3 Real Women With 3 Real Sleep Problems

We asked WebMD's sleep expert to help these tired ladies learn to get some shut-eye again.

From the WebMD Archives

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Ditch the drinks. Finally, Kaiser should skip alcohol. Drinking can make RLS symptoms up to three times worse.

The Results

Today, at 45, Kaiser’s RLS is under control (the symptoms are never entirely gone, just lessened), and she’s getting more sleep. She has learned to control her symptoms by painting in the evening to get a mental edge over her body and walking several times a week for her physical health and her RLS. She works closely with her doctor to manage her medication, supplements her iron intake with prescription iron pills, and has given up social drinking.

"Before I was diagnosed, sleep was something that was totally foreign to me," says Kaiser. "Now, I am sleeping better and feeling better -- and that makes all the difference in my ability to enjoy my life."

Sleep Apnea: The Robber of Sleep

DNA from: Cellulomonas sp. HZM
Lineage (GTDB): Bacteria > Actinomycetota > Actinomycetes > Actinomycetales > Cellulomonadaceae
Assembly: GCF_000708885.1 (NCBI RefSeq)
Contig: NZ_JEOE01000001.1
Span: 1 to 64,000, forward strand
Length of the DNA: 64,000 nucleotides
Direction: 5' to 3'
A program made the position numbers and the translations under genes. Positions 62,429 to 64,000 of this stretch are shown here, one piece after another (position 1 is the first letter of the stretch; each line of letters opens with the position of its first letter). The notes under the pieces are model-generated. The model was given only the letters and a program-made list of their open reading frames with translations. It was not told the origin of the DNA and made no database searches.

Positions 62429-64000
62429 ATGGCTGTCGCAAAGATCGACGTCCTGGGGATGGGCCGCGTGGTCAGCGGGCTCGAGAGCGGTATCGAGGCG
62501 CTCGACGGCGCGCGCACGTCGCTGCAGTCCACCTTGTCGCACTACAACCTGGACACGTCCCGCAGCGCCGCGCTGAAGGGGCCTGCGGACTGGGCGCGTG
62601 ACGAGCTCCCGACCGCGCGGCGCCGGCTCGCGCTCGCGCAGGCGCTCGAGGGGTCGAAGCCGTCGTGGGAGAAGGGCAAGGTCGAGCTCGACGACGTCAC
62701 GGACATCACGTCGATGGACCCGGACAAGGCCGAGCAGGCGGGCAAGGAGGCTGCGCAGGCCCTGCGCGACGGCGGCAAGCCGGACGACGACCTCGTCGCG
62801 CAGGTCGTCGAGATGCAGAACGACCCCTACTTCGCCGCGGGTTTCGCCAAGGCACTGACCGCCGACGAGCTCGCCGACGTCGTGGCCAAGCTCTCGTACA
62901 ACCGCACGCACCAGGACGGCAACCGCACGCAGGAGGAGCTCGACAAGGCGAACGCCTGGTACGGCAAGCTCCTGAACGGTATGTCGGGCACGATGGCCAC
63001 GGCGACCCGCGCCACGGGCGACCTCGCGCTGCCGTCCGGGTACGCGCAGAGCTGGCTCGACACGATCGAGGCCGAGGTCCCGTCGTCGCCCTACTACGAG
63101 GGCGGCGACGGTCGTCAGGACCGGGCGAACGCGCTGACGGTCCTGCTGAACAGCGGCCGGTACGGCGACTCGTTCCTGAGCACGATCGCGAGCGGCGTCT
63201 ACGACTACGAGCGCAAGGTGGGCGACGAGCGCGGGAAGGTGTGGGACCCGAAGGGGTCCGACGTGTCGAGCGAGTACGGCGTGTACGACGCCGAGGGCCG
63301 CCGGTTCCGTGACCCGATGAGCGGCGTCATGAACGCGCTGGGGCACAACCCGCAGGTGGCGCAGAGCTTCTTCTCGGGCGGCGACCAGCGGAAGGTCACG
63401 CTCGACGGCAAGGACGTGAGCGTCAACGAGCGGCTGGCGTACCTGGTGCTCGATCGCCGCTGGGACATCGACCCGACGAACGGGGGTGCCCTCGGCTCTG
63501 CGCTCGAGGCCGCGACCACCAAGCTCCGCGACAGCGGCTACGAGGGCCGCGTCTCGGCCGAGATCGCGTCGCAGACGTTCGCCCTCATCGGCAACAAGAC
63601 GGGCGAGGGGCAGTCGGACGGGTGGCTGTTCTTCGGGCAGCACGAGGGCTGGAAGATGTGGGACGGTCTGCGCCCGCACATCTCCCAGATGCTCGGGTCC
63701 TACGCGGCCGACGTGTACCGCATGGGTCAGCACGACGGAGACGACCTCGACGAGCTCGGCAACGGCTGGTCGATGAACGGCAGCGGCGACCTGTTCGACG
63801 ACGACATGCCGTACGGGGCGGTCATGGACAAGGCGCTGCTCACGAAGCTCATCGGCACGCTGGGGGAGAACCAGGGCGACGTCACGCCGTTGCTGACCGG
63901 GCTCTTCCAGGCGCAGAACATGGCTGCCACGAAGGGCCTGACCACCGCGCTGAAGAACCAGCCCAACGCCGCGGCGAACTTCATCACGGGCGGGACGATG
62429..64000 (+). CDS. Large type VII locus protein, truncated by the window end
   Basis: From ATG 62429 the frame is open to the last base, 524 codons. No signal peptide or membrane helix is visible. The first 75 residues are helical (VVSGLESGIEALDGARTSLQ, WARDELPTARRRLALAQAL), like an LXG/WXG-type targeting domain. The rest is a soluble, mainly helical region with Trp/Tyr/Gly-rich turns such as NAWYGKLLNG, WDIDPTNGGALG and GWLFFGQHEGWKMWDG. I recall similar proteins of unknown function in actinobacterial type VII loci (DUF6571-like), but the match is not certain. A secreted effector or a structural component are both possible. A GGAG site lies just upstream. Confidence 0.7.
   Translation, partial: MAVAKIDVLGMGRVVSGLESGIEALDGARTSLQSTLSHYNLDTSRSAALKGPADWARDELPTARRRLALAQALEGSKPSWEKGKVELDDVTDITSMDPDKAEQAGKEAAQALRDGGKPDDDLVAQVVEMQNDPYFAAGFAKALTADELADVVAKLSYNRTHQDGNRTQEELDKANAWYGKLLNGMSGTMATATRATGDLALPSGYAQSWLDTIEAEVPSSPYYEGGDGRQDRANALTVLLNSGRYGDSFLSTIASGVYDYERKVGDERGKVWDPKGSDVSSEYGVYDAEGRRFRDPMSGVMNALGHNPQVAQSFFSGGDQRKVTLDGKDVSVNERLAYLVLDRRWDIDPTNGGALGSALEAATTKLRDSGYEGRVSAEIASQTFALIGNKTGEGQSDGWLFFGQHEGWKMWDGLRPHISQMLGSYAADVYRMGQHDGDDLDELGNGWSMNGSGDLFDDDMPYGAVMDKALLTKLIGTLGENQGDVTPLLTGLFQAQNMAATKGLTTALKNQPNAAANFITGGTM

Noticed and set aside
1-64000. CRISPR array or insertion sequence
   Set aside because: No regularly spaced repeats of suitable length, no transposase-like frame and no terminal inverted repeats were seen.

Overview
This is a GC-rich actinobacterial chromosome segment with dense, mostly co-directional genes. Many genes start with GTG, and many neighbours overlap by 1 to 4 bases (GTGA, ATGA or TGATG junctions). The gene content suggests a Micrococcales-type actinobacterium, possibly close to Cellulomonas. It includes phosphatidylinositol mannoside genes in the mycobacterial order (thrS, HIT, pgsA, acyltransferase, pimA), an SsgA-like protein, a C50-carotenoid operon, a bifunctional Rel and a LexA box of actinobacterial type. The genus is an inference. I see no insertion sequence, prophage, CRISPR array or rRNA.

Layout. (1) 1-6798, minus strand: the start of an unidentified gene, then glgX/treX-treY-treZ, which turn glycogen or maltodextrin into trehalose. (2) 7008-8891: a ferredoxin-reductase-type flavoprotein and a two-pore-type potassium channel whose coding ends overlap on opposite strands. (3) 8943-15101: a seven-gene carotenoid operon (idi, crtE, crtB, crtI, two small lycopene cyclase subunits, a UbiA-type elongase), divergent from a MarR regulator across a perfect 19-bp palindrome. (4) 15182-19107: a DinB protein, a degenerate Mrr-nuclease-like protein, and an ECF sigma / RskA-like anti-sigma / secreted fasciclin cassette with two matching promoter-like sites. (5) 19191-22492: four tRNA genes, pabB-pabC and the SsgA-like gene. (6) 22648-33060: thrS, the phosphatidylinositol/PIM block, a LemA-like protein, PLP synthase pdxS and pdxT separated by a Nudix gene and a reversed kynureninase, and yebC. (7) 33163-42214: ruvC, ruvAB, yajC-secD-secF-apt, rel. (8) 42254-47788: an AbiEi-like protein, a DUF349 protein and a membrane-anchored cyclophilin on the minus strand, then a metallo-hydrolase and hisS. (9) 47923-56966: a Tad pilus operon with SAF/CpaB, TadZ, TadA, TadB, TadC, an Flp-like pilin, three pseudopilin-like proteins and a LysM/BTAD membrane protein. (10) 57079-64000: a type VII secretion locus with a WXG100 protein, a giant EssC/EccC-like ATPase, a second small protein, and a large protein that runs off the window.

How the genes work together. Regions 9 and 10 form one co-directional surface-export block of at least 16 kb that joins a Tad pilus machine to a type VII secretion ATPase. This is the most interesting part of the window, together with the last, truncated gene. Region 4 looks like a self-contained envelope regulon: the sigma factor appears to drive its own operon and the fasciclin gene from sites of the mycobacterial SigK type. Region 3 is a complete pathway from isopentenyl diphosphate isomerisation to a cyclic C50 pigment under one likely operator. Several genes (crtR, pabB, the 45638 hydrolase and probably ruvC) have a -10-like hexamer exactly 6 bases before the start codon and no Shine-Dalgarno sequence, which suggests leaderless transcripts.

Stephanie Torrez, 56, of Stanwood, Wash., juggles her personal schedule as well as the daily timetables of two surgeons at Western Washington Medical Group. But being unable to get a good night’s sleep made the surgery scheduler’s life and work increasingly difficult. Her exhaustion was so overpowering that even small things such as driving to the store were starting to feel like a monumental task.

One day she almost fell asleep behind the wheel. "I was driving home from running errands, and I had my granddaughter in the car," says Torrez. "But I was so tired, I just couldn’t stay awake and drive anymore, so I pulled over."

The next thing she knew, her husband was knocking at the window. She had fallen asleep on the side of the road with her granddaughter in the backseat.

Luckily, her husband happened to drive by -- but the experience scared them into seeking help. "I had been living with a lack of sleep for about six years, and it was making my life miserable," Torrez says.

She wasn’t able to travel with her husband because she was too tired to enjoy it, and her over-the-top snoring was keeping him up at night. She had visited her doctor, who suggested she try weight loss. She had gained more than a few pounds and was considered overweight, but getting slimmer didn’t help her snoring -- or her exhaustion.

Pagination